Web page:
For the office of governor general to be held by an active party politician who continued as political leader was an innovation. Initially, the arrangement may have seemed necessary to preserve national unity after independence and to facilitate the work of the new government. When Jinnah died, the prime minister, Liaquat Ali Khan, and the cabinet assumed increased power, in more traditional roles, and Khwaja Nazimuddin, as the new governor general, became a more traditional, nonpolitical head of state. Liaquat, however, found it difficult to establish his political authority. Whether the transfer of effective power to Liaquat while Jinnah was still alive might have created a precedent for future political stability in Pakistan is a moot point. Liaquat's assassination, three years later in October 1951, was the catalyst for a series of constitutional and political crises that over the years seemed almost endemic.

East Pakistan

From the beginning of Pakistan's creation, the Bengali population in the east was more numerous than the Pakistani population in the western wing, yet West Pakistan became the seat of government and controlled nearly all national resources. West Pakistanis generally viewed Bengalis as inferior, weak, and less Islamic. From 1947 to 1970, West Pakistan reluctantly gave in to Bengali calls for power within the government, armed forces, and civil service, but increasing social unrest in the east led to a perception among government officials that the people of Bengal were unruly and untrust worthy "Hinduized" citizens. [Source: James Heitzman and Robert Worden, Library of Congress, 1989 *]

Successive Pakistani regimes, increasingly concerned with consolidating their power over the entire country, often criticized the Hindu minority in Bengal. This was evident in Prime Minister Nazimuddin's attempt in 1952 to make Urdu, the predominant language of West Pakistan, the state language. The effect in the east was to energize opposition movements, radicalize students at Dhaka University, and give new meaning to a Bengali identity that stressed the cultural unity of the east instead of a pan-Islamic brotherhood. *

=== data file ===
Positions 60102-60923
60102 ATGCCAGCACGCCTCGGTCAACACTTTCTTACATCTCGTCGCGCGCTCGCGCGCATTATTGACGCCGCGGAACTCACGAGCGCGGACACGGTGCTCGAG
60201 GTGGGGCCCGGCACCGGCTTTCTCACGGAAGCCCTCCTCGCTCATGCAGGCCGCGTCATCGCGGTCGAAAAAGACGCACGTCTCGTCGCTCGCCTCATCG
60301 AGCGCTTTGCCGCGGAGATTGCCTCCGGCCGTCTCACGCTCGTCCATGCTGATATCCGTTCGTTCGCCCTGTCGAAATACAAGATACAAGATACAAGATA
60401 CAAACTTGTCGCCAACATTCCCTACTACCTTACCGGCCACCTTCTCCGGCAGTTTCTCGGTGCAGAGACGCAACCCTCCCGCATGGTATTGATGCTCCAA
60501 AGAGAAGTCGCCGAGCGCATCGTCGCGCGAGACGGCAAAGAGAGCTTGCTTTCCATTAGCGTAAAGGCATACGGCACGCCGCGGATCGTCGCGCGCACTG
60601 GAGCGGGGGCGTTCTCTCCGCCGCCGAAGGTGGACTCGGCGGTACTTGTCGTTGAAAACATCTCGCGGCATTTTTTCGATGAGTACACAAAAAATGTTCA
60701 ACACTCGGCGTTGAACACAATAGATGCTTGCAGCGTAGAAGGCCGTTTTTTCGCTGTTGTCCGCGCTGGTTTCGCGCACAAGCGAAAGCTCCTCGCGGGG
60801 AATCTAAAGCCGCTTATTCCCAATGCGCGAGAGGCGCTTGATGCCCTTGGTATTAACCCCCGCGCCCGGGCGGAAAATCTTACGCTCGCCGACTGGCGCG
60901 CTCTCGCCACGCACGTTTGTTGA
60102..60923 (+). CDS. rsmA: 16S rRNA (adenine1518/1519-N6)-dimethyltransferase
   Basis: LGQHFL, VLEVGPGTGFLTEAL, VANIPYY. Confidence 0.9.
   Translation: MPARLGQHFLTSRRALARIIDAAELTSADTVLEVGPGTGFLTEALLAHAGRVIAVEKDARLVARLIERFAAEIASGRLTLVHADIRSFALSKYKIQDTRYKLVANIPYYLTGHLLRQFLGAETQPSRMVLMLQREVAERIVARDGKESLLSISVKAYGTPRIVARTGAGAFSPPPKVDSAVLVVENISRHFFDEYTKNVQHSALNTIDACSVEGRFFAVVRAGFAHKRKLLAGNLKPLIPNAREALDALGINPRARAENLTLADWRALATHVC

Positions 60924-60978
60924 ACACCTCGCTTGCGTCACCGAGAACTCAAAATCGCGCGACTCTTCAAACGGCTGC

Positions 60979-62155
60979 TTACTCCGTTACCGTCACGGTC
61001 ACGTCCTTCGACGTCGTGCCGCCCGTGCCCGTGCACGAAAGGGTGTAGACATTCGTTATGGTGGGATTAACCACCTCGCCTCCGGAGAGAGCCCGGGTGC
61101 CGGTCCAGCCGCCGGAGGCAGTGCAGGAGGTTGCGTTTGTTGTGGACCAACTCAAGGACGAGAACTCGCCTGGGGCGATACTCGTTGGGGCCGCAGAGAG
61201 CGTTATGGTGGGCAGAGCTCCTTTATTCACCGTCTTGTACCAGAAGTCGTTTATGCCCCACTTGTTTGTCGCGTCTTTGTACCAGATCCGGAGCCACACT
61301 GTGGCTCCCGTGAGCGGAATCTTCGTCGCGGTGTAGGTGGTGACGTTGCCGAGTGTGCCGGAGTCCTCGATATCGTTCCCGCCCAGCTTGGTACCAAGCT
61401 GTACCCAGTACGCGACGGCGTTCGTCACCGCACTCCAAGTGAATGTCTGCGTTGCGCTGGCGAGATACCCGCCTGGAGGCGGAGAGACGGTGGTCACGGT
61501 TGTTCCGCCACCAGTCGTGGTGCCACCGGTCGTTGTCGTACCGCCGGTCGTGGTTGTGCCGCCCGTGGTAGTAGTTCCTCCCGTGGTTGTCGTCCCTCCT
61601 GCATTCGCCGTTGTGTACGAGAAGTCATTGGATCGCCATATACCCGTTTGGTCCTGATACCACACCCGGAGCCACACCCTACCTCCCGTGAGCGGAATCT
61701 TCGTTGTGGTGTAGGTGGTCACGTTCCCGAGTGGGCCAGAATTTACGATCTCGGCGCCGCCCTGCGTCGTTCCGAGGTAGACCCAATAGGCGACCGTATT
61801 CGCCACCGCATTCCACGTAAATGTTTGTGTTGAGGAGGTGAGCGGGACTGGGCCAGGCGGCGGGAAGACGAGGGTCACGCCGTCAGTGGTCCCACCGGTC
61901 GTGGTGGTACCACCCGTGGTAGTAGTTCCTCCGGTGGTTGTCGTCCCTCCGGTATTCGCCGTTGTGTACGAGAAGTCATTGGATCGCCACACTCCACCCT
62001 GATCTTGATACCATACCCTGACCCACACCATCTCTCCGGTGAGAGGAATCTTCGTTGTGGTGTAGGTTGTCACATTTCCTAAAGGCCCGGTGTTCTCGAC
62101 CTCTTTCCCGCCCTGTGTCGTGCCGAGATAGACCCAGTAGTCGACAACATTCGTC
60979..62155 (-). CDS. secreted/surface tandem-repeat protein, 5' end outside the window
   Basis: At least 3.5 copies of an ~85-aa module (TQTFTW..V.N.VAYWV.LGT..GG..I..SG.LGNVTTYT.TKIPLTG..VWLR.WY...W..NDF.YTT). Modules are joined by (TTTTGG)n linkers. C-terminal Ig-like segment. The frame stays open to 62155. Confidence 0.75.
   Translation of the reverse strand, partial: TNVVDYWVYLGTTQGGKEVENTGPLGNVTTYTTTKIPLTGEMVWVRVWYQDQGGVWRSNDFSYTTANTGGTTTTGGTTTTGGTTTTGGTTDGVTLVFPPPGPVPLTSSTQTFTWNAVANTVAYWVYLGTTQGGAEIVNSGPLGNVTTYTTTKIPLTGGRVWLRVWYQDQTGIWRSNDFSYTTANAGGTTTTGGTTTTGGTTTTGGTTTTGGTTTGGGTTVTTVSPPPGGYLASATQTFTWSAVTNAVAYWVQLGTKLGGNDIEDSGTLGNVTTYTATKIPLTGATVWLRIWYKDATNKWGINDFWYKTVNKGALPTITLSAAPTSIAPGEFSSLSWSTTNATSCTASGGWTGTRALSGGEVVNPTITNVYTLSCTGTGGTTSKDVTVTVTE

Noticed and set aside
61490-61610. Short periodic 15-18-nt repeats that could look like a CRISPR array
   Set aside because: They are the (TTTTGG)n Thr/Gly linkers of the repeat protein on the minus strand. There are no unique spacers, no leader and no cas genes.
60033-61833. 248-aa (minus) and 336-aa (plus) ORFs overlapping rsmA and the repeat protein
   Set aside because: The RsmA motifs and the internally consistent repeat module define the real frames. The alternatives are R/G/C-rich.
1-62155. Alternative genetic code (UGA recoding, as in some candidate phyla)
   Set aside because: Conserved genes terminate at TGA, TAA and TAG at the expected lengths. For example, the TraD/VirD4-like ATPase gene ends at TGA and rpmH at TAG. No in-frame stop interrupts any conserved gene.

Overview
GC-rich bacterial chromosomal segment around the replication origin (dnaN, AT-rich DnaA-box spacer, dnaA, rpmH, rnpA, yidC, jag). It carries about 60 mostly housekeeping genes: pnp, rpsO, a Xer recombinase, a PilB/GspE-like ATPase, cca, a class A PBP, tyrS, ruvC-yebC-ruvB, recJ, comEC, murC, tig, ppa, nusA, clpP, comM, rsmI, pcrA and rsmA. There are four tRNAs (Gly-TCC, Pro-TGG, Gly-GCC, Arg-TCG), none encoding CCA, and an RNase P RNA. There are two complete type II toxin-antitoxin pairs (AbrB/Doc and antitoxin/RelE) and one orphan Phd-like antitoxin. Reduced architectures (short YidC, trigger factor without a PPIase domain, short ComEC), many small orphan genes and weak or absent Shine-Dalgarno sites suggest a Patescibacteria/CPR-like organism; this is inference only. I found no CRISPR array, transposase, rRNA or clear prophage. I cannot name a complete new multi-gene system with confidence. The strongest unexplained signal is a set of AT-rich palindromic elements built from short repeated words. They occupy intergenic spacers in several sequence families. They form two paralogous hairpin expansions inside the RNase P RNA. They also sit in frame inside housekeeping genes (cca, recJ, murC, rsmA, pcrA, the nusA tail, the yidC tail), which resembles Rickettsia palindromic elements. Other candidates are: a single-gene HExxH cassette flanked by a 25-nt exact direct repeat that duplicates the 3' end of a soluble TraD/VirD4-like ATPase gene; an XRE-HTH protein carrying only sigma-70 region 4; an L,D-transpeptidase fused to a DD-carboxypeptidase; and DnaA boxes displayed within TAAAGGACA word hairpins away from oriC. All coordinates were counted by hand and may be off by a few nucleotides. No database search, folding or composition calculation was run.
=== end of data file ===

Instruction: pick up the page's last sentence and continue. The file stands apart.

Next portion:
“Through the 1960s, the Bengali public welcomed a message that stressed the uniqueness of Bengali culture, and this formed the basis for calls for self-determination or autonomy. In the late 1960s, the Pakistani government attempted to fore-stall scheduled elections. The elections were held on 7 December 1970, and Pakistanis voted directly for members of the National Assembly.

Economic Activity in New Pakistan

After partition, Muslim banking shifted from Bombay to Karachi, Pakistan's first capital. Much of the investment in East Pakistan came from West Pakistani banks. Investment was concentrated in jute production at a time when international demand was decreasing. The largest jute processing factory in the world, at Narayanganj, an industrial suburb of Dhaka, was owned by the Adamjee family from West Pakistan. [Source: James Heitzman and Robert Worden, Library of Congress, 1989 *]

Because banking and financing were generally controlled by West Pakistanis, discriminatory practices often resulted. Bengalis found themselves excluded from the managerial level and from skilled labor. West Pakistanis tended to favor Urdu-speaking Biharis (refugees from the northern Indian state of Bihar living in East Pakistan), considering them to be less prone to labor agitation than the Bengalis. This preference became more pronounced after explosive labor clashes between the Biharis and Bengalis at the Narayaganj jute mill in 1954.